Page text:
The Juvenile Justice Act, will give you adoption decree, which is recognised, since it's a legal decree. If you are a Hindu, you can approach the court under the Hindu Adoption and Maintenance Act, HAMA as we call it and its only under the GAWA, that is the Guardianship and Wards Act, that you only get the guardianship decree, which then needs to finally be confirmed with an adoption decree from the country of residence of the adoptive parents.
And on an average in your experience how long does this or should this take if everything falls into place?
The law as well as CARA's guidelines on inter country adoption prescribe ideal time limits for all these procedures. So on an average if all those time limits are here to which as far as I understand in most cases are adhered to should take anything say between 8-10 months. I am keeping it a little on the outer side but there is one part of this procedure where we for obvious reasons cannot fix the time limit and that is of the matching of the child.
What are the laws really under which adoptions are regulated in India and are they the same in for inter country adoptions as well? How does the JJ Act specifically if at all impact NRI adoption cases, if you could just take us through the legal aspect, what are the acts, what are the regulations?
The Juvenile Justice Act is in matter, which is being tested, and even today most of the courts proceed under the Hindu Adoption and Maintenance Act or the Guardian and Wards Act. The Guardian and Wards Act is applied to non Hindus even in India or even if they are residents abroad because that is the only act which actually permits a person to obtain custody of a child till the child attempts majority (he did say majority and not maturity) at the age of 18. On attaining maturity or after attaining maturity the Indian families are at a disadvantage because they cannot complete the process of adoption being non-Hindu.
So they continued just being guardians?
They continue to remain guardian. So at the age of 18, the child might just decide to say thank you very much, it's been very nice of you to look after to me, I am now going. The parents have no recourse. In the western countries or in other countries after you are appointed as a guardian, you are entitled to complete the adoption proceeding in those countries by the applicable laws.
Which means from guardianship you can attain parenthood?
Yes, in foreign countries not in India. In India the only act which permits adoption is the Hindu Adoption and Maintenance Act and that applies across the board the Hindus irrespective of the country where they residing. They can invoke the Hindu Adoption and Maintenance Act for the purposes of adopting a child and succeed in getting an adoption decree with the court in India. The Juvenile Justice Act one has to read with a certain amount of trepidation because the legislative functions, which should have been incorporated in specific terms, have been kept a bit vague.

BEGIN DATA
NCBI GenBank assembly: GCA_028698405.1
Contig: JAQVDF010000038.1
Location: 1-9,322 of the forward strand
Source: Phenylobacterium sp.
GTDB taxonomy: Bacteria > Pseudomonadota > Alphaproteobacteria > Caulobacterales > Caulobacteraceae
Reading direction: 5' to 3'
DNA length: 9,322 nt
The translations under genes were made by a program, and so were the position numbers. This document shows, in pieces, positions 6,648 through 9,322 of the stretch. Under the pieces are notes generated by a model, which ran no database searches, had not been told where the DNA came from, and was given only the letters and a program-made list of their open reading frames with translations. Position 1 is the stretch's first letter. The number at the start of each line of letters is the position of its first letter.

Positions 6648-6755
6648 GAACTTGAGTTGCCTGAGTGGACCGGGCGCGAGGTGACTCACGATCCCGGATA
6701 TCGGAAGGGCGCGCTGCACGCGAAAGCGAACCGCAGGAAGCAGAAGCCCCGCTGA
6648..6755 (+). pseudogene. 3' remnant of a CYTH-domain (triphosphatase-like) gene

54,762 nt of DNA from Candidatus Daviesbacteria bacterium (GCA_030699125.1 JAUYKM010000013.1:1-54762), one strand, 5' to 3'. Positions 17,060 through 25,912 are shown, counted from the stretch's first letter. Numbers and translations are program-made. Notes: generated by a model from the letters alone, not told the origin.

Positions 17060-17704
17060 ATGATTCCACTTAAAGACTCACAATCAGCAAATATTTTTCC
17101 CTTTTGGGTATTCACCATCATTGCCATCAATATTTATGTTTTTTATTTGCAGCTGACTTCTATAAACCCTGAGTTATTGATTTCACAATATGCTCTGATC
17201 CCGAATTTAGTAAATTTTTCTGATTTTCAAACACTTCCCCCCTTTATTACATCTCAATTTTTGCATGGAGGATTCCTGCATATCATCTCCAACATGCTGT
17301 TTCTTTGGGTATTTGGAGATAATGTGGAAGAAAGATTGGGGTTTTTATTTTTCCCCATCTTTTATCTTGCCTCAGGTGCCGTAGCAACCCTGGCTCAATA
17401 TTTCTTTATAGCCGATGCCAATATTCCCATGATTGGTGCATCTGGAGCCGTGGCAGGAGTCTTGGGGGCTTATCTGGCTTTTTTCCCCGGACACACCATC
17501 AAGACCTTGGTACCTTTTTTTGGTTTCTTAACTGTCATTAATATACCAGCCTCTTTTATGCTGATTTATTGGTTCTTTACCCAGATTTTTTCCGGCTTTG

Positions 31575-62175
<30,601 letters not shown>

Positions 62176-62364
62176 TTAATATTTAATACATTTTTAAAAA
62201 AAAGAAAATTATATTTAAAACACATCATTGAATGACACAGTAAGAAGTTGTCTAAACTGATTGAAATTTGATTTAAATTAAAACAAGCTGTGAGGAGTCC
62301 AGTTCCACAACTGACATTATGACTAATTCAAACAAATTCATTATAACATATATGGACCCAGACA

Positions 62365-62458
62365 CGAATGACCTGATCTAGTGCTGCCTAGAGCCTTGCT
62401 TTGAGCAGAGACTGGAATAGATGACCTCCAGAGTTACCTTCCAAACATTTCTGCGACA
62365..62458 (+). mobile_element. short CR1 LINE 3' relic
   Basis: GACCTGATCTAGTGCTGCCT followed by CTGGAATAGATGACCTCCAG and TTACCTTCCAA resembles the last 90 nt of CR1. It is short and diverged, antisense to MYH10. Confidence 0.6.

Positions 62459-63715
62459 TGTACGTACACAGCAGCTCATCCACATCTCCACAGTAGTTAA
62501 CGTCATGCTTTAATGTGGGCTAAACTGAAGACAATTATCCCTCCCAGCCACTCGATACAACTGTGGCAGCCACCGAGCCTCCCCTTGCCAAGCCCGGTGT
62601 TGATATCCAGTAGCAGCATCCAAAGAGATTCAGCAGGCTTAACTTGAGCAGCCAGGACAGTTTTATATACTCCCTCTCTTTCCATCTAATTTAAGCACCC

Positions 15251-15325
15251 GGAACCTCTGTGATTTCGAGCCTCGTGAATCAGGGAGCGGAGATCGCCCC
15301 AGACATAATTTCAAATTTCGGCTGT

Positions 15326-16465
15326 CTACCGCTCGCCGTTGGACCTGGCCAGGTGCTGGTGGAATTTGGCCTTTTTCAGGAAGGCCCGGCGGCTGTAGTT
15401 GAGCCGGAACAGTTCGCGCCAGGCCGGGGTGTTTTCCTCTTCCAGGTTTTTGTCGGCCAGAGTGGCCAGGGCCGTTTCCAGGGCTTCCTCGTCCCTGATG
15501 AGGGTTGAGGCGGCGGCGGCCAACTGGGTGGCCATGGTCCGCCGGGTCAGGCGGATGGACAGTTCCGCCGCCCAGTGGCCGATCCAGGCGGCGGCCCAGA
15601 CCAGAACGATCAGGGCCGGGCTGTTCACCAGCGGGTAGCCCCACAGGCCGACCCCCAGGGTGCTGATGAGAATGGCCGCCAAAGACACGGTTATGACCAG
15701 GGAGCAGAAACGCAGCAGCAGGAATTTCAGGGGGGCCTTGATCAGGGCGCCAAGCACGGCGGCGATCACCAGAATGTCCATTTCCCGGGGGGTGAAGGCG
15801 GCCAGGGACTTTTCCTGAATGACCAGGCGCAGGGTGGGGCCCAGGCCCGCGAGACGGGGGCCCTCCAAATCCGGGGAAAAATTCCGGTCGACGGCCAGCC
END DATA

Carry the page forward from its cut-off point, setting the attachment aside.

Is there a need to create a law for Indian adult adoptees to come back to India and who want to search for their roots because the law and the domicile agencies do not give any identifying information and don't give much help to search for their natural parents?
It is not a law; it is a right, which an individual has to trace out his antecedents. But here are the two factors, which you must remember children who come from orphanages come in situations where their antecedents are sort to be hidden by their unwed mother. An unwed mother comes to an orphanage to give birth to a child because she is not in a position to go back to the society. She comes and gives information which she deems it to be her correct, we know that the orphanages may or may not receive correct information from a person who may be chastised by society in due course of time.
Second is that a large number of cases where policemen come and pick up and have found children lying on the street and have taken them to juvenile court and some parents is from there. There is no trace of antecedents of the parents you cannot trace out who they are. Third, there are circumstances where natural parents have come and abandoned children for various reasons. When they have done that they have chosen to severe connections with the child. It is a question of how much you would like to encourage this because the child might have an impression that his natural parents might want him back but if the natural parents wanted him back they wouldn't have quit him or abandoned the child with the orphanage.